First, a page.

Patients are your best advocates – here’s how to support them

Patients’ stories are powerful—especially when it comes to advocacy, agreed panelists at the Biotechnology Innovation Organization (BIO) Patient and Health Advocacy Summit. An October 23 panel focused on “ambassadors as advocates” highlighted the role patients themselves play in successful advocacy and the power of sharing stories.

Moderated by Eve Dryer, VP of Patient Advocacy at Travere Therapeutics, the all-woman panel featured patient advocates who discussed best practices for engaging advocates, especially at the grassroots level.

Listen to patients

Several panelists highlighted the importance of engaging, training, and—above all—listening to patients and getting their feedback on the advocacy process. The National Eczema Association (NEA), for example, has a structured program with advocacy, community outreach, fundraising, and research tracks, and provides its advocates with ample training and resources, said Michele Guadalupe, NEA’s Director of Advocacy and Access.

A mix of in-person and hybrid events can also garner more participation. For example, Shannon Von Felden, Senior Director of Advocacy at the EveryLife Foundation for Rare Diseases, explained the organization’s numerous opportunities for patients to plug into advocacy, including Rare Disease Week on Capitol Hill and Rare Across America, a hybrid program allowing advocates to participate virtually or locally to meet with legislators in their district office. The organization also held its first virtual Youth and Teen Advocacy Day this year, in which advocates ages 10-18 met with their representatives for a virtual training program.

Survey your advocates, panelists agreed. Sara Brown, Director of Governmental Affairs at Prevent Blindness, said the organization asked advocates to complete an evaluation, which made them aware of the need for more consistent and clear communication. This led to Prevent Blindness launching a new advocacy website and bi-monthly newsletter and planning their first in-person event in D.C. for next year. Similarly, the National Psoriasis Foundation has utilized surveys, which has helped NPF build its advocacy and policy program, says President and CEO Leah Howard. This has allowed NPF to build a library of information about patients’ unique challenges, and ensure advocacy is driven by data.

The power of patient stories

Patients’ telling their stories can prompt others to come forward with their own stories—including on Capitol Hill. The panelists agreed that a Member of Congress or their staff are often more likely to share a personal connection to a disease or condition with a member of that specific community, rather than to an employee at an advocacy organization.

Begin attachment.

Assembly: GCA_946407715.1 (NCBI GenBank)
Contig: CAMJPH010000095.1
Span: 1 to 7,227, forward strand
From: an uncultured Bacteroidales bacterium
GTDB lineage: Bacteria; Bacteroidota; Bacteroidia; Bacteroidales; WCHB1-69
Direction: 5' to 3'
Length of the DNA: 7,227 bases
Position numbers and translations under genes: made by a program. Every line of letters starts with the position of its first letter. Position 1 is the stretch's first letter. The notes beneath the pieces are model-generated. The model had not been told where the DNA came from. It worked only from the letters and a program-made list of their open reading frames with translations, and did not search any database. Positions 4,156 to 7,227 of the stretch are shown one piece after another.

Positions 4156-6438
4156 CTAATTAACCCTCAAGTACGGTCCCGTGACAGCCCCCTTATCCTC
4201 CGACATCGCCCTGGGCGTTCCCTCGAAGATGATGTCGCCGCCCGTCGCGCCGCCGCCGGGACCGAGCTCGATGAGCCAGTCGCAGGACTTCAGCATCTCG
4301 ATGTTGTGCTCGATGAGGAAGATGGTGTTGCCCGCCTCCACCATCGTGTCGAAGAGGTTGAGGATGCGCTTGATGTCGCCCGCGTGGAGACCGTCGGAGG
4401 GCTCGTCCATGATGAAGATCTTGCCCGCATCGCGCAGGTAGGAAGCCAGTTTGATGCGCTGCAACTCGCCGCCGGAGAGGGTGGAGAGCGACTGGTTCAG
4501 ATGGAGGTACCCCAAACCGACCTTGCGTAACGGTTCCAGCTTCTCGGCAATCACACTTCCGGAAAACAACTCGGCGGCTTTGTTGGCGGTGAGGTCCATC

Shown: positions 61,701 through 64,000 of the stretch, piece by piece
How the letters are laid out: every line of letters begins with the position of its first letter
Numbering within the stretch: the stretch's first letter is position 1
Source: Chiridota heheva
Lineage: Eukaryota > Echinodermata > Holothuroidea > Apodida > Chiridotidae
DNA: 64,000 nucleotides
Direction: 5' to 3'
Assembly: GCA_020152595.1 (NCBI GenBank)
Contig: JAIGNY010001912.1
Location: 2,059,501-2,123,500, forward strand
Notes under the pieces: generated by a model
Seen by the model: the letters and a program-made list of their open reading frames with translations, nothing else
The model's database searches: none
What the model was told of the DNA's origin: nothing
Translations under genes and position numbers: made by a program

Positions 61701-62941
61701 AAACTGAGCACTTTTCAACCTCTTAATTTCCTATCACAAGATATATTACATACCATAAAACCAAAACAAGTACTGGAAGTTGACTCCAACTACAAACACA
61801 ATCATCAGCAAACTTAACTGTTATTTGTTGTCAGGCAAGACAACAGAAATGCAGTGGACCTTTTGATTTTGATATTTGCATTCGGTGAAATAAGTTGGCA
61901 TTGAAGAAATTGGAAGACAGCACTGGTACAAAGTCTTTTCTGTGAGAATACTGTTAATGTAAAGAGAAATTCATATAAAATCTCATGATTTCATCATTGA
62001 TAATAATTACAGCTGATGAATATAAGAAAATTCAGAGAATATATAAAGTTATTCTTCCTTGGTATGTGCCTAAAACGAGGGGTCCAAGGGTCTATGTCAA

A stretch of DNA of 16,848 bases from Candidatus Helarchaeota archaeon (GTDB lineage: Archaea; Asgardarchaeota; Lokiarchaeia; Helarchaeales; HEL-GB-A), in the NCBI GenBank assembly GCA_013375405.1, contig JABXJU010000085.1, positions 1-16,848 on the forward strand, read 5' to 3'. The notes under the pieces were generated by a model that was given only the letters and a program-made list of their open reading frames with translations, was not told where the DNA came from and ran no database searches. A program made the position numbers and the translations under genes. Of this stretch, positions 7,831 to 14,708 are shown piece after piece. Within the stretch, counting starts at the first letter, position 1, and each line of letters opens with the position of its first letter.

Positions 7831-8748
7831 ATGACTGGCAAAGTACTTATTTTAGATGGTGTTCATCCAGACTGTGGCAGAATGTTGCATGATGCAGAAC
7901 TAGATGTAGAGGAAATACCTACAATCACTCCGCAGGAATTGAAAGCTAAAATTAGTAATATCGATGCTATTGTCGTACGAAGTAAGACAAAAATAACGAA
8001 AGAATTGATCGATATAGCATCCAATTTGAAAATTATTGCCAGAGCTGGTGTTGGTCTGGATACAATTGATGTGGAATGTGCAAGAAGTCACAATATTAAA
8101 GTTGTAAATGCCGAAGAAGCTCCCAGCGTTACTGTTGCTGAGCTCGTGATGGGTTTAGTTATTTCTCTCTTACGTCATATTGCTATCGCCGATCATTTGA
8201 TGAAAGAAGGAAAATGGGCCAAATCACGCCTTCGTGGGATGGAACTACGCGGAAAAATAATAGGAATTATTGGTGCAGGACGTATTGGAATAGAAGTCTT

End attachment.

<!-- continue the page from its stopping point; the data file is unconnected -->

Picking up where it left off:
“It is empowering when you can support individuals telling their story,” said Howard. NPF provides training to help patients learn how to “tell their story, build the arc, and get the ask across in a sustained time frame.” NEA, similarly, provides technique training and helps patients tailor their stories to fit the timeline of a legislative meeting, while the EveryLife Foundation offers virtual training. Prevent Blindness, meanwhile, has a specific interview style, which helps the patient maintain structure, pace, and timing as well as increase their level of comfort during the process.

“Even though communication with legislators is important, there are other ways to advocate including speaking directly with media, writing letters to the editor, sharing their story on the local news, and through social media,” added EveryLife’s Von Felden.

Helping patients share with one another is key, too. The NPF’s Take Action Program Fall Festival, for example, allows patients with psoriatic disease across the country to come together and tell their stories to one another.  “The impact has been amazing and empowering for patients to take ownership of their disease,” said Howard. “Even though patients’ individual experiences are unique, having these stories to retell enables connection within communities.”

Prevent Blindness recently formed a successful partnership with the National Farmworkers Association to increase patient education and information sharing about diabetes, utilizing WhatsApp. They are now working on developing a similar platform in the glaucoma community to foster improved education and earlier detection.

How can organizations ensure underserved and underrepresented populations are heard?

To ensure each patient’s story and experience is represented, NPF’s Howard reached out to the U.S. Food and Drug Administration (FDA), which was looking for absolute diversity within a patient population. NPF considered the varying groups within the psoriatic community including age, gender, race, geographic location, timeline of disease, and severity, for example. After compiling this information, NPF began a promotion with specific patient characteristics. The success of this program was due to the revelation of variation in care and experience identified within the community.

Along with the advocacy community, NPF’s engagement included healthcare professionals, who could provide the necessary information (data and statistics) on their patient population within the community. This provided an extra layer to their findings when searching for a diverse patient population.

EveryLife Foundation has reached out to programs with higher underrepresented populations and works hard to remove barriers for patients—such as by providing travel reimbursements for Rare Disease Week. Similarly, panelists agreed, virtual visits allow for increased opportunities to meet with representatives, putting advocates at ease on a more flexible schedule. Site visits are also suggested as viable options to increase participation among constituents.

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